Another beast for us is the seemingly very outdated MediTech software system that the Interior Health Authority is continuing to pour millions of dollars into. It is very difficult to work with, generates absolute mountains of unnecessary paper, and is seemingly incapable of providing us with electronic transfer of information. Consequently, every day my staff spends up to one hour scanning and linking all of the hospital-generated paperwork into the system. Then I have to do a final review, labelling, and linking of these files.

My last big beef is with fax machines. Once a person becomes used to the efficiencies of electronic systems, fax machines become a prickly thorn in your side. The confidentiality factor is abhorrent, as a single digit entry error could send whatever document you are transferring to anyone in the world. Many offices have cheap, inefficient systems that are consequently difficult to send to, and some physicians still share a fax and phone line as one. The result of these shortcomings is that you are often forced in your paperless electronic office to receive a piece of paper, scan it, shred it, create a document from it, print it out, and then deliver it by snail mail or hand. I find e-mail to be a vastly superior form of information transfer, and I believe that the sooner we come to terms with this, the better our patients and we will be served.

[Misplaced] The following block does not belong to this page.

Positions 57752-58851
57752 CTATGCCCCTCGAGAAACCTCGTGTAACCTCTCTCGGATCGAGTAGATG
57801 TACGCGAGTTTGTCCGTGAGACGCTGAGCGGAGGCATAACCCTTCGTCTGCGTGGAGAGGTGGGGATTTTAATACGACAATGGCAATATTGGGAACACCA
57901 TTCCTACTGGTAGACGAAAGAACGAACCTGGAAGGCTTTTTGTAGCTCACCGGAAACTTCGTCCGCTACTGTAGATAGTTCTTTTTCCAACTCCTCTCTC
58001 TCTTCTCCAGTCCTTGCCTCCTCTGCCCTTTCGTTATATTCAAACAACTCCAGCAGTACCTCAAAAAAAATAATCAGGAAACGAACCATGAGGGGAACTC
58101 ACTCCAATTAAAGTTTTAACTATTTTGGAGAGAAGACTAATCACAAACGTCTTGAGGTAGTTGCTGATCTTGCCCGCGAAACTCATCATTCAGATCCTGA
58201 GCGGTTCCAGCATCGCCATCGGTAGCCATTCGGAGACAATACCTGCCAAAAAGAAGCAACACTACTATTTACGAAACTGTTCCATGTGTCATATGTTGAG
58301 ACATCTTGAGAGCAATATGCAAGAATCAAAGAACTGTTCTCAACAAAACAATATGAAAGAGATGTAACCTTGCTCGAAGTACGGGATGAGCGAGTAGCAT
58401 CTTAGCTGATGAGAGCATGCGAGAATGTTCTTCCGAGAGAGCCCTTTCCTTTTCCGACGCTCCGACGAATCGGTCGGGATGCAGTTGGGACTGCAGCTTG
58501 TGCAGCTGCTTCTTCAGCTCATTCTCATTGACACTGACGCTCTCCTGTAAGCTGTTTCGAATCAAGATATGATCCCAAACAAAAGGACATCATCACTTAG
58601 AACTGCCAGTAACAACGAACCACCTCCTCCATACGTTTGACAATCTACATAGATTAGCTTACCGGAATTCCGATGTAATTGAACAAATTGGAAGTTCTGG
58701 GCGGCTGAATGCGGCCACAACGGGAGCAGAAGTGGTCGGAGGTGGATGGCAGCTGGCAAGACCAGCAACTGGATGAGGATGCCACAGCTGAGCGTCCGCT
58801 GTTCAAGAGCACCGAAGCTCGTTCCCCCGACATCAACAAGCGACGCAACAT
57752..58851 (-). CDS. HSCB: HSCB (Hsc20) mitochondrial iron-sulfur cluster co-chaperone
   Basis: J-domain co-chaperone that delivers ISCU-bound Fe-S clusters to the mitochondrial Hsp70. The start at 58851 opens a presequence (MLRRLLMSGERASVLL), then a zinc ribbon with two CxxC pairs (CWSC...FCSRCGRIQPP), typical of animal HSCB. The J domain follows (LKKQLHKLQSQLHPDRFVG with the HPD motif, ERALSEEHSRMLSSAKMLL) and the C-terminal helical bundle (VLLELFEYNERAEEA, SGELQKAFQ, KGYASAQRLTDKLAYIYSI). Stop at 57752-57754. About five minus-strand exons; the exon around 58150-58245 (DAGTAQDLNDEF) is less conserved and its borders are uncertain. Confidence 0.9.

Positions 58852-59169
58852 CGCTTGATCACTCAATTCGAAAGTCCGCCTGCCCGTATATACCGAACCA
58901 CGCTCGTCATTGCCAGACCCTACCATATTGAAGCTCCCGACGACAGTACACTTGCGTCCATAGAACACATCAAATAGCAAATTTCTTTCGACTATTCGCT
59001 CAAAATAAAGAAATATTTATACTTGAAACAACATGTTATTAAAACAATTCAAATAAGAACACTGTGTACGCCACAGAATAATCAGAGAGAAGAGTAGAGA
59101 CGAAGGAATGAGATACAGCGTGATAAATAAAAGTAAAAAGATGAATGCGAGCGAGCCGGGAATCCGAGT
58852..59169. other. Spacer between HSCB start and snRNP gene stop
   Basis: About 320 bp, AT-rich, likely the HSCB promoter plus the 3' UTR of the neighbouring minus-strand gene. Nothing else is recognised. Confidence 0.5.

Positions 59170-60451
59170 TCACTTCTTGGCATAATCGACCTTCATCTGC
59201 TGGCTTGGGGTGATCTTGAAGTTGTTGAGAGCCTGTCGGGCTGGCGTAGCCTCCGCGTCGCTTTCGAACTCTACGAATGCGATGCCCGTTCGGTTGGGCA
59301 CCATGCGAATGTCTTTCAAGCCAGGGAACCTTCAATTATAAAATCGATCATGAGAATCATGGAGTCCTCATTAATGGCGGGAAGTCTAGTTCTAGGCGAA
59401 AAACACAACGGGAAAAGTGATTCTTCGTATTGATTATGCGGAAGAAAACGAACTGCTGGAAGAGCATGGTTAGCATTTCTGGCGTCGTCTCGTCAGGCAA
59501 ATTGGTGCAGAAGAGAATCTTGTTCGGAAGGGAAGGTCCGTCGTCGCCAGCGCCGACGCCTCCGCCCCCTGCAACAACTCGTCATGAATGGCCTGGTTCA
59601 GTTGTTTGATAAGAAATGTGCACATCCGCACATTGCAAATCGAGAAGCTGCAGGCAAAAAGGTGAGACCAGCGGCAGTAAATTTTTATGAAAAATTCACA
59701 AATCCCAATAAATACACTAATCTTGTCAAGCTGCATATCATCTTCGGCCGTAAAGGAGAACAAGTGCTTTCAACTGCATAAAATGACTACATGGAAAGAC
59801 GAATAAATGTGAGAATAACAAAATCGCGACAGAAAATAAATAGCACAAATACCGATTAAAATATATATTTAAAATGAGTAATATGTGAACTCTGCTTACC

On the positive side, I very much enjoy my electronic system, and my patients appear to as well. I believe it considerably lessens the stresses of day-to-day practice for me, and is helping my earning power at the same time. The latest versions of medical voice recognition software systems are so slick that typing issues are no longer a barrier to data entry. I would recommend an electronic office system to any of you considering one, and if the government considers following Alberta’s lead in helping out financially, I sure hope they will not leave out those of us doing all of the pioneering at our own expense.

—Lloyd Westby, MD

The College responds

The College applauds Dr Westby for having a medical practice that is fully electronic. The majority of physicians in British Columbia do not share the benefits that Dr Westby enjoys by being fully computerized. In fulfilling its mandate under the Medical Practitioner’s Act, the College often reviews medical records to make determinations regarding the quality of medical care provided by physicians in this province. Registrar staff have a sympathetic understanding of what community pharmacists experience in attempting to decipher illegible handwriting and cryptic notations.